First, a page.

Cement and Wet Concrete are Toxic
Todd 06-25-2024
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After I’d been a pump operator for six months, I couldn’t get my hands clean anymore. No
matter how hard I scrubbed, there were gray lines in the folds in the skin of my hands. I assumed
that if I could get a good enough scrub brush, I could wash them clean. I was wrong.
I found out much later that I didn’t have dirty hands, I had damaged hands. I’d developed a
condition called ‘irritant dermatitis.’ It’s a disease caused by exposure to cement and wet
concrete (and other things, which we’ll not discuss here), and it will never go away until the
exposure to cement is removed. If it gets bad enough, you can develop an allergy to cement that
affects your entire body, called ‘systemic poisoning.’ If you develop that condition, you’ll have
to find a new career, because you’ll be made ill every time you’re exposed to cement or wet
concrete. As a pump operator, you have constant exposure to wet concrete.

There is a solution: keep your skin away from wet concrete. Rubber gloves work well, but if you
remove them to do intricate work you’ll be exposed again. It will help if you wash off the
cement, but any residue continues to damage the skin until the residue is fully removed, or until
it’s neutralized with a mild acid.
Why is cement harmful?
There is a range of the properties of aqueous solutions (water-like solutions). Pure water has a
pH of 7.0. at 77° F or 25°C). The letters ‘pH’stand for ‘potential of hydrogen,’ or ‘power of
hydrogen.’) Without getting into any chemistry lessons, you can assume that liquids with a low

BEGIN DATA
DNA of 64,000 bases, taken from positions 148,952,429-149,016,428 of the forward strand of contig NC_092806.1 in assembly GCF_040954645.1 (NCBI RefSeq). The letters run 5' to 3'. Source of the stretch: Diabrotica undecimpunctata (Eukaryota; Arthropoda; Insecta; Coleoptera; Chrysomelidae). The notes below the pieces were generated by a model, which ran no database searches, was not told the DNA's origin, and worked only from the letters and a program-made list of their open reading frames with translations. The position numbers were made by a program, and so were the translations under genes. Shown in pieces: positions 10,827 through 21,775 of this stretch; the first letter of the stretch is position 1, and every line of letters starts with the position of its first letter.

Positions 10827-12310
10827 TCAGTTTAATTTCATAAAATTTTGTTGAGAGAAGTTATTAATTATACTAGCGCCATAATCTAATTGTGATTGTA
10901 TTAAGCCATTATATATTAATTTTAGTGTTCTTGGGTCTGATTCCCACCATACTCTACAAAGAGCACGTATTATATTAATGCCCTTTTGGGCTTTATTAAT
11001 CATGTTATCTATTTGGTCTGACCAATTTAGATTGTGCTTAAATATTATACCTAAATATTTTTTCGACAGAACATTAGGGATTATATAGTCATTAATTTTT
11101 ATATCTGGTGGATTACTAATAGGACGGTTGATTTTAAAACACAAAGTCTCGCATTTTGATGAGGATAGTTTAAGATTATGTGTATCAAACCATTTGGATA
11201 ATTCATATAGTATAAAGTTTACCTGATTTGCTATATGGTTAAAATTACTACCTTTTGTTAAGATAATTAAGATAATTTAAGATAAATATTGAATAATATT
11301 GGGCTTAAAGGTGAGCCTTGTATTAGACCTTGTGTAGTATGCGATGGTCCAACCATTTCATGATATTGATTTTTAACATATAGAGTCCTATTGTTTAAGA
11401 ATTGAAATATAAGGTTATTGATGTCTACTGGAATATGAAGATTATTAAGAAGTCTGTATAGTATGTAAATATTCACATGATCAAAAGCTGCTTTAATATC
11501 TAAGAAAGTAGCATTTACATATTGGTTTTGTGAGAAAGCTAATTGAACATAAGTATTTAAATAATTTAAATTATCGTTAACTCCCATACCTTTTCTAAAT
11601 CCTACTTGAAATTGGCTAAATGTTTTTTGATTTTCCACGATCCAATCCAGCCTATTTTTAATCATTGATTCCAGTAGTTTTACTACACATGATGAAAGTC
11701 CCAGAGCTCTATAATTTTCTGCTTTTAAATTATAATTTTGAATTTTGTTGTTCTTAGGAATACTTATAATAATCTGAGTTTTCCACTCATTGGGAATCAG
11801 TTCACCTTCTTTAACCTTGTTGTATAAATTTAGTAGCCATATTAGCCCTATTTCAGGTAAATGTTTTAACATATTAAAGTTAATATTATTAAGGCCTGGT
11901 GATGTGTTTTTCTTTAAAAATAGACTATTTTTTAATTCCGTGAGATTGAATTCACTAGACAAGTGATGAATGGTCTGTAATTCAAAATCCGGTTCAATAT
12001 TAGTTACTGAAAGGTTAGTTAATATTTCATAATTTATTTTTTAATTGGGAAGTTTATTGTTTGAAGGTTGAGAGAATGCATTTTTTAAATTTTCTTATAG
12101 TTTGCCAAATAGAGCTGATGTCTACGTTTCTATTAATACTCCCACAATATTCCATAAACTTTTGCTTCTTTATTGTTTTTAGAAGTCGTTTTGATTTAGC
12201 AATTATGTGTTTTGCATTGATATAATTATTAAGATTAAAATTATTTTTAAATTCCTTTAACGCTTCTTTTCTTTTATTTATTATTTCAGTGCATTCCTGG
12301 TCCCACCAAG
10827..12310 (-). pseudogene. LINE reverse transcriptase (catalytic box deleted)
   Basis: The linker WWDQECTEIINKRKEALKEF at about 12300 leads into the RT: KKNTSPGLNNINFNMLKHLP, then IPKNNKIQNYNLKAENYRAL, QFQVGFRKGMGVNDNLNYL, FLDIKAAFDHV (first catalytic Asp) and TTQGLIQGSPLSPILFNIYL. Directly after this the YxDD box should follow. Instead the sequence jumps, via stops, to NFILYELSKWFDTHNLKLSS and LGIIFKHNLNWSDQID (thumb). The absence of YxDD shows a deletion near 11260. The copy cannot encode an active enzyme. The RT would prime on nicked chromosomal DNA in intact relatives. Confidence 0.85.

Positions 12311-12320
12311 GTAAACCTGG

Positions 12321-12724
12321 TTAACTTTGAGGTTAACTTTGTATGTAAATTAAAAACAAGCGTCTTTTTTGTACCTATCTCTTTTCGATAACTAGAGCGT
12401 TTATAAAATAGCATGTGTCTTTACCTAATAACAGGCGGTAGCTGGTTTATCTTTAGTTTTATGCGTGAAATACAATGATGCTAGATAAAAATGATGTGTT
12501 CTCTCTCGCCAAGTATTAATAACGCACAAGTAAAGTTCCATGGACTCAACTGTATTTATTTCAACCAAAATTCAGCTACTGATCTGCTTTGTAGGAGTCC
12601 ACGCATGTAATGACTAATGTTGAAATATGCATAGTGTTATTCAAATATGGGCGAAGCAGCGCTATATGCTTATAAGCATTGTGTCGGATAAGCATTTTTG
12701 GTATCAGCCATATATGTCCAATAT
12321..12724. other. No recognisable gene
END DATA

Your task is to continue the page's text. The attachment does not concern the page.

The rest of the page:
pH (less than 7.0) are acidic and liquids with a pH higher than 7.0 are basic, or alkaline. Skin is
‘hoping’ for 7.0 pH solutions, which will have no effect. As you know, acids can badly burn skin,
but so can bases. See Figure 2.
The range of pH for liquids is typically assumed to be 0 to 14, but there are some powerful acids
and bases that are outside of that range.
Lime is alkaline (base). Cement is made of crushed limestone and has a pH number of 12.5.
Prolonged exposure can cause your skin to burn off—an injury that’s extremely painful and slow
to heal. See Figure 3. This poor guy was working in concrete in tennis shoes for one shift and
couldn’t work again for weeks.
Other considerations when working with cement

• Vinegar is a widely available mild acid and can neutralize cement burning. While
thorough washing will solve most concrete-contact issues, keep vinegar in mind if
your hands start to burn. NEVER use vinegar in your eyes, even if you got cement
in them. In that case get emergency treatment immediately. Many job sites have
eye-washing equipment on site for such an emergency.
• The cement dust that’s on your work clothes after a pour is also toxic. When
greeting your family, you can cause respiratory issues by embracing them with
your dusty clothes. This is especially important if anyone nearby has asthma or
another respiratory disease. It’s always best to remove your work clothes first,
preferably away from the family.
• The cement dust and concrete splatter that is on your clothes can, and will, dry out
and ruin the seals in your washing machine. Uniforms supplied by your employer
and washed by the uniform company are ideal, but even with your own clothes
you’d want to wash them in a commercial washer at a laundromat.
• Breathing cement dust is harmful to your lungs. Cement is activated by moisture,
and your lungs are very moist. The dust turns to concrete (in tiny amounts) and
could eventually give you black-lung disease. Always wear a breathing mask if
you’ll be exposed to cement dust.
• Concrete sawing and grinding reveals cement dust and silica dust. Both are
extremely toxic. Wear a good mask if you will be exposed; silica dust has special
OSHA rules for protection of your lungs. You can google preventive equipment if
you’ll be sawing or grinding concrete, or bricks, glass, or other dust-making
by Robert Edwards, ©2024.